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On a personal level, I totally agree with you. However as we have seen within this thread there are quite a few folks who WILL judge you by not only what kid of tattoos you have, but that you have them at all. Then there is the question of deciding which tattoos are acceptable under the rules and regulations; agreed that just about everyone with ink got it for a specific reason, but how do you decide which reason is "OK to display" and which are not? Is a "343" tattoo acceptable, is a star tattoo ok, how about the one of a skeleton with a join tin its mouth carrying a Rebel Flag? As soon as a department says one tattoo is "OK" while another isn't someone is going to cry foul.

The way for Fire Departments and other employers to avoid this dilemma is to dis-allow any visible tattoos in uniform. Got full sleeves? then you may have to find another place to work, or another line of work.

One key point you made about your tats is that they are not visible in uniform, and that is how they should be in a professional environment.

I don't know what came of it, but a few years ago the Marine Corps Commandant banned all new tattoos on Marines which were visible in short-sleeve uniform because Marines were having trouble getting jobs in Law Enforcement, Firefighting, EMS, etc when they left the Corps.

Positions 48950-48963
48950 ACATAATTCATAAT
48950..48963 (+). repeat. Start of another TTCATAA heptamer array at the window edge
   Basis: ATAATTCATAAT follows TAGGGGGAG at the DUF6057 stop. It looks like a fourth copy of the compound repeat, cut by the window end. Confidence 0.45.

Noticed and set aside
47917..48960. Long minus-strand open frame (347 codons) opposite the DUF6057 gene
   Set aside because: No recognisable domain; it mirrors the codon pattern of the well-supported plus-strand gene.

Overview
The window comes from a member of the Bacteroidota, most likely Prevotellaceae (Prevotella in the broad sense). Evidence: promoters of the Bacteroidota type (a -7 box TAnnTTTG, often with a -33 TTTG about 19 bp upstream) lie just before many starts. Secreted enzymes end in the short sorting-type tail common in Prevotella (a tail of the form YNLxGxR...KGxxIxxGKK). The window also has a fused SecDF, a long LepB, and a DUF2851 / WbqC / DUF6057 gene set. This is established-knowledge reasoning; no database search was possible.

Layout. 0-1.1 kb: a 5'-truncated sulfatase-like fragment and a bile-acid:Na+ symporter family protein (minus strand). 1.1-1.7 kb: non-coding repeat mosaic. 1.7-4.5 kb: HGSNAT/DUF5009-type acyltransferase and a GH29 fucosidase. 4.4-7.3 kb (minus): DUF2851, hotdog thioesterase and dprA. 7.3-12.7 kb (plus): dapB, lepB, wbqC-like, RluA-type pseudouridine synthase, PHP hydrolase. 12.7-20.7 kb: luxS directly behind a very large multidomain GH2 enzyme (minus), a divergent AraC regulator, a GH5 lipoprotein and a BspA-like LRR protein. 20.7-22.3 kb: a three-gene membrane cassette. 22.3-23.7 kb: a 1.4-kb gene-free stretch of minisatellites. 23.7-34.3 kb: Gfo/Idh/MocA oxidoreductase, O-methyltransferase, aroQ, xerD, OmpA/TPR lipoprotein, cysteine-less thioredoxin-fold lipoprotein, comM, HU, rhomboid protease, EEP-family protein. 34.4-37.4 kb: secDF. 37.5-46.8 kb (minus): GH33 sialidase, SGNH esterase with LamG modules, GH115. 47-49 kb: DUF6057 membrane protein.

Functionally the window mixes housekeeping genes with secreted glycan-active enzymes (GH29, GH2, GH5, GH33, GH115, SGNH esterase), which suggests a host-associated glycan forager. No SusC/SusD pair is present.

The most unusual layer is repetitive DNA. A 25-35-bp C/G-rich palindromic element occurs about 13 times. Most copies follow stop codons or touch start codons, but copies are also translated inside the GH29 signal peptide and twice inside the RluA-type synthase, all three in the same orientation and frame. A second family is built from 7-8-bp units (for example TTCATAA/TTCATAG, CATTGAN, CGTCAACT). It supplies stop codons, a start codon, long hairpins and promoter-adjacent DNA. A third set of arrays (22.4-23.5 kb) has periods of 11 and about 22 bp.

It may be stupid for you, but for others it goes against the way that they were raised and what their beliefs are. You are going into another persons house, should you not show some respect for their faith/teachings/beliefs?
You did great Greenman. I have not gotten a tattoo because I am terrified of needles. I almost knocked out an EMT because he kept trying to put an IV in my arm after an accident.
my best friend on my department is covered both arms and legs we go on a call he always is in his turn outs so they are covered in this job you shouldnt have them on your head or hands but everything or than those are fare game
I've been giving this topic a little thought and while I understand a department's desire to CYA by dis-allowing visible tattoos, and I think is a good policy if you're looking for a job, I don't think it is a reasonable position for a public agency to take.

A reasonable tattoo policy is more along the lines of the Army's tattoo policy, which allows visible tattoos as long as they are not "extremist, indecent, sexist or racist."

There are some of our customers (the public) who have moral or religious objections to tattoos, I understand that, and they should not get tattoos. There personal beliefs should not dictate to others whether they should or shouldn't get tattoos, and Fire Departments who cow-tail to that minority and create policies against visible tattoos are not very American; this isn't France after all.

Private employers can create whatever rules they want for their employees, so Rural-Metro knock yourself out with image rules if you want, but public entity employers are somewhat bound by the First Amendment of the United States, and so a standard such as the "No extremist, indecent, sexist or racist tattoos" standard is appropriate.

I believe in self-expression. I have one myself but, it's on my shoulder easy to hide. I do have to say however, they may look cool now, how is it gonna look when you are in your 60s and they are faded and blurry? That's my thought on tattoos. Personally I regret getting one. I got it when I was 15 to "fit in" and I'd like to get it removed but it's expensive and it was a home-job so it looks bad no matter how I approach it.